Safer swimming and water safety lessons for infants and children
Frequently Asked Questions:
What is AUSTSWIM’s position on forced back float and submersion techniques?
- AUSTSWIM is opposed to forceful conditioning which is harmful to the developing infant/child
- AUSTSWIM seeks to raise awareness of the importance of developmentally appropriate and respectful teaching methods being utilised by appropriately trained and licensed AUSTSWIM Teachers
- AUSTSWIM will promote continual parent or carer in water participation and supervision for infants and pre-school children
What are the components of a child-centred approach to lessons?
- Aligned with infant and pre-school motor, cognitive, intellectual and personal development
- Appropriate for age, cultural background and experience
- Supports parental education and provides ongoing messaging for safer participation in, on and around water
- Respects the rights of the infant/child
What are the key considerations for infants under 12 months in a back float position?
- The infant’s airway is vulnerable and there is a higher risk of drowning and stressful events occurring
- Water over the face, nose and mouth in a back float position is not acceptable as a teaching practice
- An infant’s protective airway reflex will not be fully activated in a back float position as water will only be intermittently over the face. With the added effect of gravity, there is a significant risk of a compromised airway with water flowing into the stomach and lungs. Signs that an infant is not relaxed or engaged include:
- a stiff body;
- clenched fists;
- open, outstretched fingers;
- not responding;
- arching of the back;
- attempting to sit up;
- calling out;
- grabbing hold of parent/teacher;
- Postural righting reactions generally cause babies to become uncomfortable and unpredictable on their back. Adults must provide support to prevent water flowing over the nose and mouth whilst in a back float position.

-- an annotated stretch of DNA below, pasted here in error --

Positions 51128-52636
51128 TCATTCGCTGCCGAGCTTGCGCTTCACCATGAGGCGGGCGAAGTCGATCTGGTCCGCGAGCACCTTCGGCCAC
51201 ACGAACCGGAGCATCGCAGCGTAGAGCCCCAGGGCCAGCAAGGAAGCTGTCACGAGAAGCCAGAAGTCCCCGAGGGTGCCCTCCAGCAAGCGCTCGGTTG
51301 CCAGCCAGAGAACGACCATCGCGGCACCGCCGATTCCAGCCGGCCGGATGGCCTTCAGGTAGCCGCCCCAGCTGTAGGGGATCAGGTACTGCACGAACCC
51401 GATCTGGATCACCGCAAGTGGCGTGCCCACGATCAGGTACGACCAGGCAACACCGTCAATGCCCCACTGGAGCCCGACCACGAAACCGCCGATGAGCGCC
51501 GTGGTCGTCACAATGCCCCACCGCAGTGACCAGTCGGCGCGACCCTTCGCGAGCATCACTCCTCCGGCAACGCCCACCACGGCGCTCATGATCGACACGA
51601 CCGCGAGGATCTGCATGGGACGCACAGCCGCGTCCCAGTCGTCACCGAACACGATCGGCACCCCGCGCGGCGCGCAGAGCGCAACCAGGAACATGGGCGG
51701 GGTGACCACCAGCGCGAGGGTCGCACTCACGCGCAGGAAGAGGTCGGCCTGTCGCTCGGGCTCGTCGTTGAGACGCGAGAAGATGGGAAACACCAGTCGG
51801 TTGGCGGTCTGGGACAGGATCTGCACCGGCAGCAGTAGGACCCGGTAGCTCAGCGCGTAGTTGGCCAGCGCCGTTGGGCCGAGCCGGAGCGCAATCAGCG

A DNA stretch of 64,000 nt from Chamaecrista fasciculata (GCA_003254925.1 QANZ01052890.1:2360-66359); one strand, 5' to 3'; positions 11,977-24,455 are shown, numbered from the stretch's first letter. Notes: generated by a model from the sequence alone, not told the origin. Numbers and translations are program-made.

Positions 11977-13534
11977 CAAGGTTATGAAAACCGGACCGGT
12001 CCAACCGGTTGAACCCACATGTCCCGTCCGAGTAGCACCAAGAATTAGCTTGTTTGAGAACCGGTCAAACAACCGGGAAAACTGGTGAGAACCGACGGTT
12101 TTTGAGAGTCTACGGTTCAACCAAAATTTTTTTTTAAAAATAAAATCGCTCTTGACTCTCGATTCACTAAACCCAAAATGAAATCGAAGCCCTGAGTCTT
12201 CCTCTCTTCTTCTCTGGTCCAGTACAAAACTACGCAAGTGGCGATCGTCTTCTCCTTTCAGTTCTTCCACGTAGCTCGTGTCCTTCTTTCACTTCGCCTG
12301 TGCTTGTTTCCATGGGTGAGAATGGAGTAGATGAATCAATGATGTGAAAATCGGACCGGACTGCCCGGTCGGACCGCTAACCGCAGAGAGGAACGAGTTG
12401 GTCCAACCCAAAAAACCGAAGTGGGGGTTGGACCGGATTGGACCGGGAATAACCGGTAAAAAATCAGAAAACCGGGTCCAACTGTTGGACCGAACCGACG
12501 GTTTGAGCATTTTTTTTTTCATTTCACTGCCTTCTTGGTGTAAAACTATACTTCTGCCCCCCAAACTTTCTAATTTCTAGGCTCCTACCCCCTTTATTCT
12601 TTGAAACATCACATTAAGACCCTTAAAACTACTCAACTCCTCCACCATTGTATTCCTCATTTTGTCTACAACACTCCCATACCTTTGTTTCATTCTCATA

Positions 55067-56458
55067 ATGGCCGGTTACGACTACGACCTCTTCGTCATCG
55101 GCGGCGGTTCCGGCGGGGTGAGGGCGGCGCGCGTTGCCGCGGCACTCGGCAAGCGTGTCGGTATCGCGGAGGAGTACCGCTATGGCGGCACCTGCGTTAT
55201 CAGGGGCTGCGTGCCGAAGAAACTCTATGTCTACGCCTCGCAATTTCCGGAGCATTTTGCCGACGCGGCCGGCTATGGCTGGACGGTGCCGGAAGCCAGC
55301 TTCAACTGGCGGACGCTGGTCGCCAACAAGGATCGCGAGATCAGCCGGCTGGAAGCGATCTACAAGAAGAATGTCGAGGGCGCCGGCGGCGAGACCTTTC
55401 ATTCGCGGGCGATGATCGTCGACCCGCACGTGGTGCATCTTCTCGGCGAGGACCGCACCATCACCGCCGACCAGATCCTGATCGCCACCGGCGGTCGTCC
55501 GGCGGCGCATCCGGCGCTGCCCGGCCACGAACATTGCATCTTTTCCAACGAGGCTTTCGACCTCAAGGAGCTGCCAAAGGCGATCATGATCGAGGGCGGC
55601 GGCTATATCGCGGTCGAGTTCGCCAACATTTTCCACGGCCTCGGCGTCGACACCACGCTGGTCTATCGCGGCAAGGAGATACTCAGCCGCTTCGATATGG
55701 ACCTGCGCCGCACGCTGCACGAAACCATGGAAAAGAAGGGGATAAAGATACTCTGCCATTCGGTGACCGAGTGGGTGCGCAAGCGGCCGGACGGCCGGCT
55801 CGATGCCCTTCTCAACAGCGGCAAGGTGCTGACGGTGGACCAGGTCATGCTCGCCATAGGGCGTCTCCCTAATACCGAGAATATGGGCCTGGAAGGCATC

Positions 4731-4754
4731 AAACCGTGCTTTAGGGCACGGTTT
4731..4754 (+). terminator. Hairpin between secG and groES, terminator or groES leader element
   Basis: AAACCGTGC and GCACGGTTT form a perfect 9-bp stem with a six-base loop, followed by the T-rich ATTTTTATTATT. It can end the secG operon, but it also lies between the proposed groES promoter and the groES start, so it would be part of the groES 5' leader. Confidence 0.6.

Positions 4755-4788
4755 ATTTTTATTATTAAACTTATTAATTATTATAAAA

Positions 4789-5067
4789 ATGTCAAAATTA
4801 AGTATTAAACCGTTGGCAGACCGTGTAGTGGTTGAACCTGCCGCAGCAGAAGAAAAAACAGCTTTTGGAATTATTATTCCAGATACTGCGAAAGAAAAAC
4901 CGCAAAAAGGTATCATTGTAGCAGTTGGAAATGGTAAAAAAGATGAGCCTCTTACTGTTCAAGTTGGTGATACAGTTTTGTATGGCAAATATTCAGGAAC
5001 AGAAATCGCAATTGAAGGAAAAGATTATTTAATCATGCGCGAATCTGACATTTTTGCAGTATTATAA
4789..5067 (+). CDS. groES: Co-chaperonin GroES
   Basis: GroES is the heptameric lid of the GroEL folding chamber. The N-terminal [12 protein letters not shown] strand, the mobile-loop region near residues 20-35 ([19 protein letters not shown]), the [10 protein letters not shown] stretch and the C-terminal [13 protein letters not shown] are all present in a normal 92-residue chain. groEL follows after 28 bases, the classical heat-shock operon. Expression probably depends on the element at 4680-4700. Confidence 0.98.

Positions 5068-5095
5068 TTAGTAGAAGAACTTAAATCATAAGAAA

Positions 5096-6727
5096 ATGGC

- Readiness will indicate the degree of support required which may range from full to fingertip support.
- Force is never an acceptable teaching method. Restraining an infant in a back float position does not equate to readiness, relaxation or engagement.
What is essential for the infant/child before commencing in the back float position?
- The infant/child is relaxed and engaged.
- The parent/carer is aware of hold strategies.
- The nose and mouth of the infant/child are clear of the water.
What is important before the submersion of an infant/child?
- Infants/children, regardless of age, must demonstrate readiness before being submerged in water.
- Infants/children who cry, cough or gag immediately after submersion may not display readiness.
- Progressive steps towards submersion must be continued until the infant/child shows readiness for submersion.
What happens if I am currently teaching forced back float and submersion techniques that are not endorsed by AUSTSWIM?
- AUSTSWIM will provide an education and communication phase for teachers until 31 January 2019. This will enable teachers to meet the endorsed teaching methods for back float and submersion teaching techniques.
What happens if I continue to teach forced back float and submersion techniques that are not endorsed by AUSTSWIM?
- You will have the opportunity to voluntarily return your licence and receive a refund for the outstanding period remaining on the licence.
- Continuing to teach forced back float and submersion techniques beyond the education and communication period that are not endorsed by AUSTSWIM will be in breach of the AUSTSWIM Teacher Code of Conduct. This will result in disciplinary processes and potential suspension of your AUSTSWIM Teacher Licence.
Where can I get more information?
- An updated AUSTSWIM Teacher Code of Conduct that endorses a non-threatening child-centred approach to swimming education, that respects the rights of infants/children and prohibits forced back floating and submersion techniques, can be viewed here.